Plantar Fasciitis: Symptoms and Treatment

The plantar fascia is ligament composed of a long fibrous band of tissue that runs from your heel to your toes. The plantar fascia provides support to the longitudinal arch of the foot and provides some of the shock absorption the arch of the foot provides the body. Plantar fasciitis occurs when this ligament sustains micro tears and becomes inflamed. Plantar fasciitis is the most common cause of heel pain.

The symptoms of plantar fasciitis include heel or foot pain which is classically much worse upon first rising in the morning and improves with warming up in activity but may return again after long periods of standing. The pain is most often centered in the bottom of the heel of the foot but may occur in the arches or pad as well. The pain if often made worse by dorsiflexion or pushing back of the toes. Heel spurs are often found in people suffering from plantar fasciitis but are not felt to be the cause of the pain as they are often found in patients suffering no pain symptoms at all.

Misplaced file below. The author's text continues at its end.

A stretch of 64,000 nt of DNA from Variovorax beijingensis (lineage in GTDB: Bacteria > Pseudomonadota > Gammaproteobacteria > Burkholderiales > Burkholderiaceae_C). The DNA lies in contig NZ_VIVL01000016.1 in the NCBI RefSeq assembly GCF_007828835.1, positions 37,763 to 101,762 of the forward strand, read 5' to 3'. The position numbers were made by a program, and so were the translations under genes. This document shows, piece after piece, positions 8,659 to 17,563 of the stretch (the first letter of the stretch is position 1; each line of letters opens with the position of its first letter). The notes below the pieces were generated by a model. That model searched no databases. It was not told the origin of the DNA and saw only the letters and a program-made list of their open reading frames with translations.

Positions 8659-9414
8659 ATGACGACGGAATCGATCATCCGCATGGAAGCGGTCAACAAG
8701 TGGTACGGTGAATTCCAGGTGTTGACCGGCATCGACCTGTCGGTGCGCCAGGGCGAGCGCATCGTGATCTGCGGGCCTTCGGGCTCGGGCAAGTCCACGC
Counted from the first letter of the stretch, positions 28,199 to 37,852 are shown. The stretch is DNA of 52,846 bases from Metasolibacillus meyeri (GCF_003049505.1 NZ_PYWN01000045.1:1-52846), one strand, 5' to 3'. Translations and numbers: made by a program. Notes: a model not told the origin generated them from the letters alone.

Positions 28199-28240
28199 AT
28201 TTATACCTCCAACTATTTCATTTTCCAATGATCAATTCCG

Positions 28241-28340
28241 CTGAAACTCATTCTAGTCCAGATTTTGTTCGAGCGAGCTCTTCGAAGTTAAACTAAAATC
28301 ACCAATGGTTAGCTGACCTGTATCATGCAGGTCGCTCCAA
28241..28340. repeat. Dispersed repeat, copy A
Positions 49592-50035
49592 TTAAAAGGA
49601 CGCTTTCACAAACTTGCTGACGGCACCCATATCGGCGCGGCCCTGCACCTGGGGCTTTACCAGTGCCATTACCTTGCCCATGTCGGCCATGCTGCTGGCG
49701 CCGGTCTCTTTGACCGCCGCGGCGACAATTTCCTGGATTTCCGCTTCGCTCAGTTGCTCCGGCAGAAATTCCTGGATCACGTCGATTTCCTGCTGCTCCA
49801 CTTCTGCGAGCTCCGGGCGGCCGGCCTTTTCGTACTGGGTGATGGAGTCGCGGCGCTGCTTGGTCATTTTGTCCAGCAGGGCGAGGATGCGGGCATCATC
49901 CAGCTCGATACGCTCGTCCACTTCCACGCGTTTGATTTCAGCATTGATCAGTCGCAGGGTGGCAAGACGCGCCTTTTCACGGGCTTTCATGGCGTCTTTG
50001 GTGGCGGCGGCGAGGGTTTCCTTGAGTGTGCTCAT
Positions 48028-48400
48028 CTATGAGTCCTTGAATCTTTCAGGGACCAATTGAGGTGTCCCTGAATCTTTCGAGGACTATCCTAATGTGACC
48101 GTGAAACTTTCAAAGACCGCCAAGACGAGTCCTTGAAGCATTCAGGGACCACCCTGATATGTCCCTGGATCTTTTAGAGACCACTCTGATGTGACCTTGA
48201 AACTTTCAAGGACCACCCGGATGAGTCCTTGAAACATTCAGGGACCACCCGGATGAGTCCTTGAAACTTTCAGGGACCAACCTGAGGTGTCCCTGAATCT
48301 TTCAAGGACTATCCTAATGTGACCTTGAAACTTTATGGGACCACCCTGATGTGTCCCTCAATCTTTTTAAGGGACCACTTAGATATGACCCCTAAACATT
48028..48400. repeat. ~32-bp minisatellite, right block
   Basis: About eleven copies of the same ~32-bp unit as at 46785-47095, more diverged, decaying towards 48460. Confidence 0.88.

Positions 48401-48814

Plantar fasciitis is common in athletes, those who stand for long periods of time at their job such as waitresses and factory workers, and people with high arches or those who are flat footed. It is more common in women than men and is more likely to occur after age forty. Obesity and shoes with poor support or high heels can contribute to the development of plantar fasciitis.

Planter fasciitis is diagnosed primarily by physical exam and history. Your doctor may order an x-ray of your foot to rule out other disorders.

The treatment of plantar fasciitis may include non-steroidal anti inflammatory such as Ibuprophen, or Naproxen, rest, ice and heat modalities, or orthotic devices for shoes to provide arch support. Your doctor may inject your foot with corticosteroids or prescribe a corticosteroid cream which may provide relief. If you’re overweight diet to normalize your weight may be suggested. Exercises to stretch the plantar fascia and strengthen the lower leg muscles may be suggested. Night splints which hold your foot at a 90 degree angle may be suggested to keep the plantar facia lengthened at night allow for greater stretching and decrease morning pain. Switching from high impact exercise such as running to a lower impact alternative such as swimming may be advised at least short term.

Surgery is advised in only the most extreme cases not responsive to other treatment and does not always have good long term outcome. Most cases of plantar fasciitis will respond to more conservative treatment.

This information is meant to be informational and is not meant as medical advice. For questions regarding your health consult your doctor.

Sources:

https://www.plantar-fasciitis.org/

https://www.mayoclinic.com/health/plantar-fasciitis/DS00508

https://www.aafp.org/afp/20010201/467.html

Facebook
Twitter
Pinterest